The second part of our discussion in the office was how much water is used by our appliances. We have an Asko W640 front loader washing machine which uses between 53-56 litres per cycle depending on our settings. We are averaging 4-5 loads a week so at the top end 280 litres per week.

Our dishwasher is new and based on the manual uses 19 litres for a regular load or 24 litre for a heavy load. We run the dishwasher everyday with about 5 regular loads and 2 heavy or about 143 litres every week.

The 9 year old and the future

Over the weekend our 9 year old expressed an interesting in getting Google Reader setup on his PC as he wanted to read stuff like Dad. This got me thinking again about what he and his generation will expect in a technology sense from their employers when he enters the workforce in 10-12 years.

His world today:-

  • He has had broadband Internet in his bedroom since he was 5. I know some people are against PC’s in kids bedrooms but I feel with the right controls and open communication there are no issues.
  • Doesn’t know what a modem is, or care
  • Has multiple domain’s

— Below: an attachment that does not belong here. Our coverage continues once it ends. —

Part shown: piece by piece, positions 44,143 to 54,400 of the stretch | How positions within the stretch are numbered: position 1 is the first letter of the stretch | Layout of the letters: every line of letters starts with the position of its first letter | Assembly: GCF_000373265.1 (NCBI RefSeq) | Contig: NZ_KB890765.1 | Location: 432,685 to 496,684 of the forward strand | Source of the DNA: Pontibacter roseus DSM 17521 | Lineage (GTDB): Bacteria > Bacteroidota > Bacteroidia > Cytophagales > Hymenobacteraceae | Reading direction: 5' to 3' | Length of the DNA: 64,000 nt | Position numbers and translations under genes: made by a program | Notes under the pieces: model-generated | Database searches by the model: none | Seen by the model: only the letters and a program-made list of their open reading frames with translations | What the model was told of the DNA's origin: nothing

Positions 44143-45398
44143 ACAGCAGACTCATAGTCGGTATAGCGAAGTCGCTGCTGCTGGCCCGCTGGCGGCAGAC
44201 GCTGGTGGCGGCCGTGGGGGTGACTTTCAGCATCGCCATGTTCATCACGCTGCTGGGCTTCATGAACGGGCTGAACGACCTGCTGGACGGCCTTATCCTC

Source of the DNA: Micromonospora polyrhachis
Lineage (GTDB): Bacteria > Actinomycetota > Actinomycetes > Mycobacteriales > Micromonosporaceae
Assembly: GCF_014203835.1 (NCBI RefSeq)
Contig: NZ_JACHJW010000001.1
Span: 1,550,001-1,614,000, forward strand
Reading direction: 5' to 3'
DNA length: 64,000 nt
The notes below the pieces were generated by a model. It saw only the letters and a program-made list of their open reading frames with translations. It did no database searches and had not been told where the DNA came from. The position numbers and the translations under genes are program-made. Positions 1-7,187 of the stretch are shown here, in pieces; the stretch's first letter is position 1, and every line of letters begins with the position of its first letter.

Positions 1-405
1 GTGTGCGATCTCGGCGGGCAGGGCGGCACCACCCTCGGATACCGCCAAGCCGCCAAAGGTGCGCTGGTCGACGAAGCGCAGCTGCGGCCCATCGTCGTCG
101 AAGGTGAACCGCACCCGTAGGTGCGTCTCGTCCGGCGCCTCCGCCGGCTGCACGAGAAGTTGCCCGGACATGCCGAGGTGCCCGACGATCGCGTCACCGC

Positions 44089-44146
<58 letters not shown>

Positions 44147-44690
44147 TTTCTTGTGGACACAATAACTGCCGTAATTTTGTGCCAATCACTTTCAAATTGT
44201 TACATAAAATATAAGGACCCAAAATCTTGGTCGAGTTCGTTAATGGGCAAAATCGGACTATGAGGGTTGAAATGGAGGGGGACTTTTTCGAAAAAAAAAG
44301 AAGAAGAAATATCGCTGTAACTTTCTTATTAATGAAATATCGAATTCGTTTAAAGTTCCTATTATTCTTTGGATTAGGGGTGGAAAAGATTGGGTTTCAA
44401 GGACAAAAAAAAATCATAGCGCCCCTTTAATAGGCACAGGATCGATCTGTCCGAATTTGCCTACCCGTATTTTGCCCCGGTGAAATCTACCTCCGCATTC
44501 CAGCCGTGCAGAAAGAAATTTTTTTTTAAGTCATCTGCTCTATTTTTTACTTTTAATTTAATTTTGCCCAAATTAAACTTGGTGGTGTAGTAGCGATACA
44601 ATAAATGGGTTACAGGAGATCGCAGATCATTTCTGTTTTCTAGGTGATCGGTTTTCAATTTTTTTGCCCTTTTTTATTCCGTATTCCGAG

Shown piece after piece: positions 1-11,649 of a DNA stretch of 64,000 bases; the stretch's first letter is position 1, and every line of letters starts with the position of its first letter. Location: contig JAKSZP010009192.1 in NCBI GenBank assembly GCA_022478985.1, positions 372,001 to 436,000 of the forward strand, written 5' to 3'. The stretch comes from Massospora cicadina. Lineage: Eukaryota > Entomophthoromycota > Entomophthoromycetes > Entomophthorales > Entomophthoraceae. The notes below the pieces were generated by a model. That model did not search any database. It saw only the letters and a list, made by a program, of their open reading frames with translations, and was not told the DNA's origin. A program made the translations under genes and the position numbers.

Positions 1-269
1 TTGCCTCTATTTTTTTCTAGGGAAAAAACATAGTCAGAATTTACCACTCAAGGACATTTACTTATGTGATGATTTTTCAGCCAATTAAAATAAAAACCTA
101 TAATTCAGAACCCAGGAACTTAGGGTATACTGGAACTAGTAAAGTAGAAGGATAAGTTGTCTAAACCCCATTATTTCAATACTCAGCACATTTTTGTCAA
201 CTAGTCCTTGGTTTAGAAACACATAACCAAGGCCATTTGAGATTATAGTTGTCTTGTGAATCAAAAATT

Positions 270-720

• Knows how to do a podcast, in fact he even has his own favourite
  • Is beginning to understand how to produce online video
  • Prepares PowerPoint presentations at school
  • Love seeing pictures on Flickr
  • Thinks the answer to all of life’s questions can by found through Google, if only it was that simple 🙂
  • Thinks and believes the internet should be accessible everywhere
  • Has used email to communicate with friends and family for 4 years, admittedly he
  • Uses Google Docs, Spreadsheets, GMail and GTalk to collaborate at school and be able to work on school projects at home
  • Thinks Twitter is cool and wants to participate, Dad won’t let him 🙂
  • Loves watching online video, almost as much as regular TV, if only the Simpsons were still on YouTube

In 10 years what will his expectations be? How will an employer be able to entice him to work for them? What work/cultural environment will he want? Will he even work for a single employer?

The answers to these questions should concern employers of all sizes.

Recruiting is marketing. Try jobcasting.

One hour that could save your life

Ok the title might be attention grabbing but the cause is worth it.